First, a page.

Yumanewsnow — Multivitamins and Supplements: To Take or Not to Take? by Micah Dorfner — "People ask me this question quite often: 'Should I be taking certain vitamins and supplements?' And the answer is, quite honestly, 'It depends,'" says Anne Harguth, registered dietitian at Mayo Clinic Health System. According to the Dietary Guidelines for Americans, you should meet your nutritional needs primarily through diet.

Leader-Telegram — Half Moon Dragon Boat Festival: Biggest drumbeat is for hospice by Pamela Powers — Directed by the sound of a beating drum, an epic adventure took place Saturday in Eau Claire as paddlers took to Half Moon Lake racing dragon boats to benefit Mayo Clinic Health System hospice services. On a couple of teams, some paddlers dressed in togas, others in ’80s rock attire, as they worked together to race the colorful, long Hong Kong-style boats. There were 20 team members paddling to a boat and one drummer. A steersperson was provided for each team that raced the 250-meter course of the inaugural Half Moon Dragon Boat Festival.

Star Tribune — Minnesota health care providers urge universal screening for HIV by Glenn Howatt — In an effort to reduce AIDS deaths and prevent new infections, Minnesota’s largest health care providers are rewriting the rules on who should get screened for HIV…HealthPartners and the Mayo Clinic have already begun testing a broader group of patients, and other clinic groups are expected to join in coming months, after several influential blue-ribbon medical panels recommended new guidelines. “We need a new strategy since it is extraordinarily difficult to identify who is high-risk,” said Dr. John Wilkinson, a family practice doctor at the Mayo Clinic in Rochester. “There is a lot of HIV everywhere, relatively speaking, and it is going undetected.”

MedPage Today — Amyloid Predicts Cognitive Decline in Genetic Alzheimer's by Kristina Fiore — A greater burden of amyloid plaque in the brain predicts cognitive decline in patients with genetic forms of Alzheimer's disease, researchers reported.…But editorialist David Knopman, MD, of the Mayo Clinic, warned that genetic forms of Alzheimer's disease -- caused by mutations in the APP, PSEN1, or PSEN2 genes -- may not be an exact model for sporadic Alzheimer's (spAD), which accounts for a far greater proportion of the disease burden in the U.S.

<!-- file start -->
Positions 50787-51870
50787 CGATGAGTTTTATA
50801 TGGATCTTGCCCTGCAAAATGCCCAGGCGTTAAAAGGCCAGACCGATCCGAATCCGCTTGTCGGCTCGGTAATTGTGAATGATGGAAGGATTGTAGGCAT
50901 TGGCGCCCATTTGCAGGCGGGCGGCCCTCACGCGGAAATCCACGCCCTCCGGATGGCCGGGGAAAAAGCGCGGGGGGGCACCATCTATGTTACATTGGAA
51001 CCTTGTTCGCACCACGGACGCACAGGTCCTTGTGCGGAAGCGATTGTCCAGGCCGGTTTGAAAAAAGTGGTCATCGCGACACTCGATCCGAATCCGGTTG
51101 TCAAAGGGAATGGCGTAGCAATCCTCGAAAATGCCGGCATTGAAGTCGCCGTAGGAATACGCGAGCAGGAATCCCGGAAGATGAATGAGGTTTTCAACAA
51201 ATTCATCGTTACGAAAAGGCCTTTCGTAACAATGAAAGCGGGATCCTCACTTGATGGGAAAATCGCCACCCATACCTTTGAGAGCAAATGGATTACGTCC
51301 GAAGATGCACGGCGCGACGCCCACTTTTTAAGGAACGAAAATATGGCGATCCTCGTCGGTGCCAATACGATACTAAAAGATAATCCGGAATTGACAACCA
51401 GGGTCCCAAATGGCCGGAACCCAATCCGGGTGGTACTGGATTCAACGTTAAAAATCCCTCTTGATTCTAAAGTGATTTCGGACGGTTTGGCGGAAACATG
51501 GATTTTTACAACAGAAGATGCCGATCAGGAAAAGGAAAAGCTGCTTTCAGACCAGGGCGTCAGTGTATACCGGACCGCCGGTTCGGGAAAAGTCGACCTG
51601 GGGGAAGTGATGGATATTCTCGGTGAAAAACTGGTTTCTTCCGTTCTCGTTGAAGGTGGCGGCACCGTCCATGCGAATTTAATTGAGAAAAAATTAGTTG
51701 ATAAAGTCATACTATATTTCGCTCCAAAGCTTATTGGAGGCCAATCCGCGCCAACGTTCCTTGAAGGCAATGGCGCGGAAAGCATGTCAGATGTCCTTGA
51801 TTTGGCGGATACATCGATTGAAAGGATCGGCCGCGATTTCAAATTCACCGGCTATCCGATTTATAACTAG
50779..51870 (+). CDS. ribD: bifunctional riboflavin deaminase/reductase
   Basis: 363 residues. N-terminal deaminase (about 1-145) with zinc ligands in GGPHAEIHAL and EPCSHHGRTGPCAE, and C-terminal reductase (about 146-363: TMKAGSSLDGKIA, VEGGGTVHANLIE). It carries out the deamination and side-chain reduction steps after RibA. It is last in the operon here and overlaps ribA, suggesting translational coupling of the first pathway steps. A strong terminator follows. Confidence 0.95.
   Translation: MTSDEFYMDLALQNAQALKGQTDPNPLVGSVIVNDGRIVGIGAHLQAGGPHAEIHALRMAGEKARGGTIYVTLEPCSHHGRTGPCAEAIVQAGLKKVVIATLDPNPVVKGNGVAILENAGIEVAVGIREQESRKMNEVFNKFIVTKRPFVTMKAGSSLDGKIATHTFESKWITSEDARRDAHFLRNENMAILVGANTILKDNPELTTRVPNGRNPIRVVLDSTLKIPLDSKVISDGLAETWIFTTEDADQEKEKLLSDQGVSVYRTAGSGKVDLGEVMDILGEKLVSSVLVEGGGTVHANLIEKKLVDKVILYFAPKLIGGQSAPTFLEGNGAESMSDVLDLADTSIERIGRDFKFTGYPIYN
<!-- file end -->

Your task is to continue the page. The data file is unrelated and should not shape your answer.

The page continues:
Star Tribune — Minnesota's largest hospital systems saw big jump in 2014 income by Christopher Snowbeck — Income surged in 2014 at Minnesota’s biggest hospital operators. As a group, 10 of the largest hospital systems in Minnesota saw operating income jump by 38 percent in fiscal 2014 compared with the previous year, according to a Star Tribune analysis…The tally does not include the Rochester-based Mayo Clinic, which accounts for income differently than other hospital systems in the state. Earlier this year, Mayo Clinic reported record income of $834 million on $9.7 billion in revenue in 2014, a 36 percent jump in income over the ­previous year.

Hindustan Times — Patient rush at PGI baffles doctors from United States by Vishav Bharti — A delegation of prominent doctors from different hospitals in the United States, who visited the Post Graduate Institute of Medical Education and Research (PGIMER), Chandigarh, found the Emergency ward of the institute like a “madly crowded railway station”…“A PGI physician told me that he examined at least 100 patients daily and on some days the number could go up to 300. In Minnesota, I complain if I have to see 20 patients in a day,” wrote another delegate, who works for Mayo Clinic in Rochester, Minnesota, one of the most prestigious health institutes in the world.

New York Times — Medicare, Reversing Itself, Will Pay More for an Expensive New Cancer Drug by Robert Pear ­More than 100 oncologists from cancer hospitals around the country recently issued a manifesto decrying the prices of new drugs.“Effective new cancer therapies are being developed by pharmaceutical and biotechnology companies at a faster rate than ever before,” they said in a commentary in the journal Mayo Clinic Proceedings. But, they added, “the current pricing system is unsustainable and not affordable for many patients.”

Post Bulletin — Heard on the Street: TapImmune using Mayo Clinic technology by Mike Klein Seattle-based TapImmune Inc. has exercised its option agreement with Mayo Clinic to use its technology in a possible vaccine for certain types of cancer, it announced. TapImmune signed a worldwide exclusive license agreement to commercialize a "proprietary folate receptor alpha vaccine technology for all cancer indications." This technology, developed in the laboratory of Keith Knutson at Mayo, has successfully completed Phase I clinical trials in ovarian and triple-negative breast cancer.

Medscape — Sepsis: Early Warning Score Warns, but Can Physicians Act? by Lara C. Pullen — He explained that the Mayo Clinic in Minnesota has a sepsis response team that responds to electronic data. Smaller hospitals, however, may not have the physicians available to respond to warnings triggered by real-time data. Although Dr Sasidhar believes that the future of medicine includes the evaluation of real-time electronic health records, right now the question remains, "When we have these sort of real time results, how do we respond to them?"